It's certainly true that you can push polls via questioning. I generally think people assume NASA is doing something important unless shown otherwise. Movies tend to assume that NASA is pushing along (look at The Martian, or National Geo these days with Mars, even if NASA spends almost zero on anything pushing Mars mission TRLs).

 

3 minutes ago, Ozymandias_the_Goat said:

To set the record absolutely straight, the 150 billion dollars spent on the ISS were simply not a waste. Now, if you ask me if the ISS was the best way for the space program to spend that money, I would say no. But the money is still not wasted. To respond to your comment about why the money couldn’t have been spent on welfare, well, yes, it certainly could have. However, if you give the space program 150 billion dollars to do whatever is they like with, the long term benefits for regular people in the next twenty years will be palpable, so much so, I would say, that is is a better investment than an immediate donation to welfare. Evidently, there is not the same immediate effect as using money for low tech applications like food donations, but if you think long term, and there is a historical trend for this, the space program develops technologies that help myriad people. Consider the significant advances in medical technologies due to the space program. Or  the development of efficient electrical technologies which can help to offset global warming and reduce the number of people killed by natural disasters. The development of habitat technologies for deep space missions can provide materials for cost effective shelter in underdeveloped nations, or the technology for growing crops in hydroponics bays can help towns with infertile soil grow enough food to feed their residents.

Long story short: the ISS was not the best use of the space programs money. However; that does not mean that the space program can and does have great benefits for all humans, and it only takes competent leadership to maximize that benefit.

I frankly don't buy the idea that ISS work helps anyone in developed countries via tech changes. ISS hydroponics is nothing at all, there are terrestrial programs moving the ball there, ISS work isn't even noise. Any attempt to push ISS science as a positive RoI is a mistake, IMO, because all anyone needs to do to counter-argue is to either show that it would be done anyway (or is) sans microgravity, or that it could be done better minus the humans (most microgravity experiments are in fact confounded by the people aboard ISS).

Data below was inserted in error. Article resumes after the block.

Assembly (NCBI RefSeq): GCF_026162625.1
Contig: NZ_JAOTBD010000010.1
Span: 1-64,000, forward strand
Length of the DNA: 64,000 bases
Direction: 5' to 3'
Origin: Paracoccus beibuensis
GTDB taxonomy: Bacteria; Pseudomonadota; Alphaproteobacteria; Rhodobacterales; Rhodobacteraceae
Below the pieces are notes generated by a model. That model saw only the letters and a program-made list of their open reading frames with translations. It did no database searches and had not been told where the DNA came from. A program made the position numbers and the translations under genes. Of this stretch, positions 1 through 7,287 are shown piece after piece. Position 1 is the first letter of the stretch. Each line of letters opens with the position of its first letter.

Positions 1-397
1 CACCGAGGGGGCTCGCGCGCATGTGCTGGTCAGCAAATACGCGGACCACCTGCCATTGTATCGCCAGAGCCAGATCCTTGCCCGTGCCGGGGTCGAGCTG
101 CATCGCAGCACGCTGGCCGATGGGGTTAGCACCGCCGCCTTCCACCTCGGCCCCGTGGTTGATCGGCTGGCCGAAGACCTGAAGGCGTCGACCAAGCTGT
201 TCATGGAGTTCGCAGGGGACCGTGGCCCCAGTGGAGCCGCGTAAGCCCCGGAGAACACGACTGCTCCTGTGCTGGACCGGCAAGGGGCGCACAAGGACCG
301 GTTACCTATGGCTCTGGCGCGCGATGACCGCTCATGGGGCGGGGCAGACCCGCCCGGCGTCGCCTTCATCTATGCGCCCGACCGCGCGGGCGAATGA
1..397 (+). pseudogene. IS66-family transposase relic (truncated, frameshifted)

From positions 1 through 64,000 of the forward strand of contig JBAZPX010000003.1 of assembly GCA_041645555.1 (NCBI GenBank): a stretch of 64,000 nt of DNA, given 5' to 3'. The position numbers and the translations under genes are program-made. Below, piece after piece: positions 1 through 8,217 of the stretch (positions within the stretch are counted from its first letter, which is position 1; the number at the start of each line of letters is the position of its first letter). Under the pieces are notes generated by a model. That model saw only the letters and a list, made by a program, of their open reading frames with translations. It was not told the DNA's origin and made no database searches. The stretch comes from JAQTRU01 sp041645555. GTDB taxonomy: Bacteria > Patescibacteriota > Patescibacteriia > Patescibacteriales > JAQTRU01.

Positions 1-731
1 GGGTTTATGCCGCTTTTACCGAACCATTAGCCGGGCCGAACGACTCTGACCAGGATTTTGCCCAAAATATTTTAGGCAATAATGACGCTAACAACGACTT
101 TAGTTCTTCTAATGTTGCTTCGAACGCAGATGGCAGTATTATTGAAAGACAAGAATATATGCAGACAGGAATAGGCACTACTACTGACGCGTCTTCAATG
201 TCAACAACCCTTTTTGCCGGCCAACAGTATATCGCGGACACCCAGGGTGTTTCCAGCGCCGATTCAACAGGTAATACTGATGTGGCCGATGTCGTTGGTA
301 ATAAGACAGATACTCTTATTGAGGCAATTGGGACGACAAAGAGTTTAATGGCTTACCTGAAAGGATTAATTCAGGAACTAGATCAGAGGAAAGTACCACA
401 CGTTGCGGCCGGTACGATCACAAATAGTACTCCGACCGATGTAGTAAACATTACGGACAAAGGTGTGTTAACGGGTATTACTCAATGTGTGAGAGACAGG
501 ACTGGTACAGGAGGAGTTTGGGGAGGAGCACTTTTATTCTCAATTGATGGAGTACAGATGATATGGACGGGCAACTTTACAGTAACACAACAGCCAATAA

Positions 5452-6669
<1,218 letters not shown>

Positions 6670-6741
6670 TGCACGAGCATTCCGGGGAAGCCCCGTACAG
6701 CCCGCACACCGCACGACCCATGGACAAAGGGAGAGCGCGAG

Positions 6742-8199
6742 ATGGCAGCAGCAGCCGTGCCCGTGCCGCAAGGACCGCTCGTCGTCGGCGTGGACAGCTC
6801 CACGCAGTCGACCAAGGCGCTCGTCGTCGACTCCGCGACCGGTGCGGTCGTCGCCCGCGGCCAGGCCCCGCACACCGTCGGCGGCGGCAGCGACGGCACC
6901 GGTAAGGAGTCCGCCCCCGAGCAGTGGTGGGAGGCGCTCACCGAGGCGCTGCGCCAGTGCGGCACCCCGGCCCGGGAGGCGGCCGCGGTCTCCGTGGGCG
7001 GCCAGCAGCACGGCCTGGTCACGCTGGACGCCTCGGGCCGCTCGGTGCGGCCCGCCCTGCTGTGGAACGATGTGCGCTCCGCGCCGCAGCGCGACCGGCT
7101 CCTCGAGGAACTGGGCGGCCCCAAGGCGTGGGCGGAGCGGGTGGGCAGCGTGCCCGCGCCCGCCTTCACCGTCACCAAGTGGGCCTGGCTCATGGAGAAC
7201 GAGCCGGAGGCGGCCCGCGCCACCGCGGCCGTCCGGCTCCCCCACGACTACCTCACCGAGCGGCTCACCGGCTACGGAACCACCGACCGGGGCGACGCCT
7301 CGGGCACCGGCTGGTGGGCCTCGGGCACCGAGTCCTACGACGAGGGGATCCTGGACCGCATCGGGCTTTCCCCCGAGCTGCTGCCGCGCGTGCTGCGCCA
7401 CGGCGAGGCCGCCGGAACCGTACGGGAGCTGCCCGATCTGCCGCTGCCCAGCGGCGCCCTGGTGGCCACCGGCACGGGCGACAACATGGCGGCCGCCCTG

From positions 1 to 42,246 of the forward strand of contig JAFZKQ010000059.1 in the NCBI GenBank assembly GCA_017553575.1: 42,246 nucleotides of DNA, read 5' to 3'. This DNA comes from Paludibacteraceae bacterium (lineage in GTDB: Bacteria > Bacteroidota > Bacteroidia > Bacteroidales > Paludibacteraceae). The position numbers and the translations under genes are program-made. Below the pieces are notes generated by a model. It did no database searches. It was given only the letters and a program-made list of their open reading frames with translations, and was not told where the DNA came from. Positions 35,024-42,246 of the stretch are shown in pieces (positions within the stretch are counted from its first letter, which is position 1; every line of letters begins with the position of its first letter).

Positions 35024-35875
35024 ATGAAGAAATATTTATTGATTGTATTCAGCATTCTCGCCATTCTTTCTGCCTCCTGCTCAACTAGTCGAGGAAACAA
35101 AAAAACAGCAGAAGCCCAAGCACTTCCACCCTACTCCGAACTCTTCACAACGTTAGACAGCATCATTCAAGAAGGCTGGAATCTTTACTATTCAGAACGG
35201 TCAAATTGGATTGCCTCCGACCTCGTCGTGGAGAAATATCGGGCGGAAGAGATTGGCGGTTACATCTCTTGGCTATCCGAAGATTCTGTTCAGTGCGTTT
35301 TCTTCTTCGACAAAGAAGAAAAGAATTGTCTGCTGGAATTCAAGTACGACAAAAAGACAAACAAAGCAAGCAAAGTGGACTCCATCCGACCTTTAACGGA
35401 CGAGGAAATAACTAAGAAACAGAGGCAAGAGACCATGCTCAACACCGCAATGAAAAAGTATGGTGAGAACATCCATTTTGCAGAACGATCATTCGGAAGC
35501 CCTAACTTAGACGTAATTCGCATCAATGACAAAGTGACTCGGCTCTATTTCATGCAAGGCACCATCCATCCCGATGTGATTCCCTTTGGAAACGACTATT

I fully agree that there is no alternate history where the money is spent on something else, though. I also agree that it's a better investment, even if it's not as directly impacting on people as suggested.

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On 12/5/2018 at 5:30 AM, kerbiloid said:

All these are goods you can sell for money.
This would happen with or without the manned space existence. A billionaire would pay for a robotic arm for his surgeon, then get money selling it to others.

Sure, any billionaire who knew 30+ years ahead of time that he would be needing brain surgery for an otherwise inoperable tumor, AND that the robotic arm would actually work for that purpose.

Just like Velcro could easily have been invented without space-flight, except it never was...

There was a request for for the benefits provided by the ISS project and I listed some of them.

If you want to move the goal-posts to exclude technologies that could potentially have been backed/invented by a billionaire who has highly accurate information about the success, failure, utility, and need for a technology multiple decades into the future, then sure, compared to a billionaire with a time-machine, the ISS is a commercial failure.

But in the real-world, most of those technologies would not have been invented for decades, if ever.

In any case, the ISS is both a political tool(international cooperation), and an investment in the future.  In hind-sight it is entirely possible that we could have made better investments, but once again, the reality is that those investments would never have been made.

 

Probably 90%+ of the NASA budget is just an excuse for elected officials to throw money and jobs at their districts.  Without NASA the same money would have been thrown at the same districts but without the science benefits that NASA has been able to provide even with all the directives and conditions put onto their funding.